Iconic singer legend Prince Rogers Nelson was found dead at his home at Paisley Park on April 21, and sources close to him said he had been battling flu-like symptoms for several days.
His body was found in the elevator of his estate, with no obvious signs of trauma, according to the medical examiner that handled the case. His cause of death was not labelled as suspicious, but since the cause was unknown, he was sent for an autopsy. The results of that autopsy that was completed shortly after his death will not be available for another two to three weeks.
Multiple news outlets have been reporting that prescription drugs were found on Prince’s body at the time he was discovered dead, according to US News. However, that has not been confirmed by the Carver County law enforcement agencies, nor any of Prince’s spokespeople. Carver County Deputy Sheriff Jason Kamerud denied that his agency had asked the U.S. Drug Enforcement Administration for help with the case, despite multiple reports from unnamed sources that they had.
“We have not asked them for help, or asked them to be a part of the investigation. We might contact them to help us, but that hasn’t happened. We don’t have the medical examiner’s report yet. We don’t know to what extent pharmaceuticals could be a part of this.”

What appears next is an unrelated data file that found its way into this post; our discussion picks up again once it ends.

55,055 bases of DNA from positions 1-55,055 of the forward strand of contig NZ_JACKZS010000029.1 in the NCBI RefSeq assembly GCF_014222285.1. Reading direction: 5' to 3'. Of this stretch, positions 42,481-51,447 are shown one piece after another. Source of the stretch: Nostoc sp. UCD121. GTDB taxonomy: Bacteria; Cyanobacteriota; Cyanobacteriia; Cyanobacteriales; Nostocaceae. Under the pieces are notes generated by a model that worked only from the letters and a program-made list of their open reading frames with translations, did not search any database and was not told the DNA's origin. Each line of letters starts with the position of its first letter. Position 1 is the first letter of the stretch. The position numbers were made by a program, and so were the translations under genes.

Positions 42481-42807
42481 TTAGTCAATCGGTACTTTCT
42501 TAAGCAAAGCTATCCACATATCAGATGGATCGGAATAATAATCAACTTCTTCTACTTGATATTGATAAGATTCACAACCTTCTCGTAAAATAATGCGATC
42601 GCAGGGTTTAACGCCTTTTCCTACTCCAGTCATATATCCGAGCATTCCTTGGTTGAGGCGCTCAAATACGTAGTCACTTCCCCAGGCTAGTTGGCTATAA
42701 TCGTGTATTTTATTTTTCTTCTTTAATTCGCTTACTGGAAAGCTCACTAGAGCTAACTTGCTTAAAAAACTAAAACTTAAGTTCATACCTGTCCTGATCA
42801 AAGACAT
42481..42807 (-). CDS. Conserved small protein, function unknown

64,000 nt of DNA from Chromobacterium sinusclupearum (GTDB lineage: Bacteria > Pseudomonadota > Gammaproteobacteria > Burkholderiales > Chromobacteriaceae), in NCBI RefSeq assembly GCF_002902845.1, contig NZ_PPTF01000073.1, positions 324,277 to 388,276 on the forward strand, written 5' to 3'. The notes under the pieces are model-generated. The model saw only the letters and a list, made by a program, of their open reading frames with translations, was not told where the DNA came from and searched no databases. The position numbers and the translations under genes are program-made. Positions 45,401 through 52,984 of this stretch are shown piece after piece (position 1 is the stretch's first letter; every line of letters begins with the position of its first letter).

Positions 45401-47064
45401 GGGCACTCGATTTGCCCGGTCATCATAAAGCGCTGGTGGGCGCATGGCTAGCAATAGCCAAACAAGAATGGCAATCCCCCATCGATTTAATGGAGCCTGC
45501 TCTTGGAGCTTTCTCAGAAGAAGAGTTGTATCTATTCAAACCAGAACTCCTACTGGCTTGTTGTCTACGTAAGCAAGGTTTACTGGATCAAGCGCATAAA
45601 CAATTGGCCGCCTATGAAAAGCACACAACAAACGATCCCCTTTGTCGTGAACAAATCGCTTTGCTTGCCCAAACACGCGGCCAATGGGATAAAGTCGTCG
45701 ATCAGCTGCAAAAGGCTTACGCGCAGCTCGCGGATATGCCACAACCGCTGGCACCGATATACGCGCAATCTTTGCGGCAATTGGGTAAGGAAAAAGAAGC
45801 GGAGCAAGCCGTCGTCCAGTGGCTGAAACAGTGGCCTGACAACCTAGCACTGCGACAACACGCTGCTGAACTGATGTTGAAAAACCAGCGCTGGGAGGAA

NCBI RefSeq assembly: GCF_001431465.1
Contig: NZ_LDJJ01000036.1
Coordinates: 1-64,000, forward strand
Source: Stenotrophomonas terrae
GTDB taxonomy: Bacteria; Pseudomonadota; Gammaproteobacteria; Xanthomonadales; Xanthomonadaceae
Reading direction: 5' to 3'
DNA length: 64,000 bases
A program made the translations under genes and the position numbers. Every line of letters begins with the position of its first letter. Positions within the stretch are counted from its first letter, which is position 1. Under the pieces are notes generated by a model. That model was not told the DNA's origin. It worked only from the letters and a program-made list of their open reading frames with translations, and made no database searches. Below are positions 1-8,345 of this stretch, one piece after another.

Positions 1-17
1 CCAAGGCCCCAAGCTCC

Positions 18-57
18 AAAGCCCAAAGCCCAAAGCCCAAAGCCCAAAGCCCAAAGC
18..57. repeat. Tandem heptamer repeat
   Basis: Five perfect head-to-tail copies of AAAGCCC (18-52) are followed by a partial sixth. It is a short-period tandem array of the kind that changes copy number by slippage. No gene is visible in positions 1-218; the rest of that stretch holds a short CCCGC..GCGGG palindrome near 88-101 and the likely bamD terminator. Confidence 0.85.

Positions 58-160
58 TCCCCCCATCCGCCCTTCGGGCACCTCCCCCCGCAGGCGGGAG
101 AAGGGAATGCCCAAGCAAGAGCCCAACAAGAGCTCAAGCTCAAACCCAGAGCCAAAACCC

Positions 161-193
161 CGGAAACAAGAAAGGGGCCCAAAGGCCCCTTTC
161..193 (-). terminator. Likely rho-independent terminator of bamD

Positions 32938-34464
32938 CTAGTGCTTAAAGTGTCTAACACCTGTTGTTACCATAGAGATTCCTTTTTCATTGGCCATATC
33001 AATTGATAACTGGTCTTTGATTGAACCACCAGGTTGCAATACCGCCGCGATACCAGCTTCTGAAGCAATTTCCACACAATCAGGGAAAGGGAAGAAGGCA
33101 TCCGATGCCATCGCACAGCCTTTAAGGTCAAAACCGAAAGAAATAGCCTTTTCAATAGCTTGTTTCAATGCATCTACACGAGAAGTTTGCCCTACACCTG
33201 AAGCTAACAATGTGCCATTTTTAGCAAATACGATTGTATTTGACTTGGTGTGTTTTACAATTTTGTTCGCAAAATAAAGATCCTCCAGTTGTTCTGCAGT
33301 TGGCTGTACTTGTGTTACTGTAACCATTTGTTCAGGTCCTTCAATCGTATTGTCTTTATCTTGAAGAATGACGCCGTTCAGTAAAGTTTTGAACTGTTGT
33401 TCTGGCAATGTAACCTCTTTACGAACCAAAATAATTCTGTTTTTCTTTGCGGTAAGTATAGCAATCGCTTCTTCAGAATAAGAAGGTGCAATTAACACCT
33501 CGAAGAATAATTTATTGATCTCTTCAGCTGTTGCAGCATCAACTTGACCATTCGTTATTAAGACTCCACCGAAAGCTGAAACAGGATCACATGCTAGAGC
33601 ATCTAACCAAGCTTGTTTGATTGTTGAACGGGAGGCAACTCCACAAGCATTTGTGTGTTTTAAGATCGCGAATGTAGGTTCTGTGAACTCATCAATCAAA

Sources claim that there were prescription medications found on Prince’s body, but did not specify type or quantity, nor if they had been prescribed to him. Prince’s long time friend, fellow singer Sheila E, says that Prince suffered from chronic orthopedic pain in his hip due to years of jumping on and off platforms while performing in high heels.
Prince, known for his private and complex nature, has never been known to have problems with drugs, prescription or otherwise. However, severe orthopedic pain is commonly treated with opiates like Percocet, so it’s possible his alleged overdose of Percocet in Illinois was accidental. Prince, slight of frame, was just five feet two inches tall, so a potent narcotic may affect him more than it would a larger person.
The autopsy that was performed on Prince will not only show if he had any internal physical issues, such as blood clots or infection, but will also include a toxicology panel which may show if he had taken any prescription drugs and how much he had taken.
Recently, there has been much discussion in the U.S. about opioid painkillers, their indications, and prescribing policies. Drugs like Percocet have been indicated in the rising heroin crisis and therefore physicians are more reluctant to prescribe them due to their strong addictive nature.
[Photo by Liu Heung Shing/AP]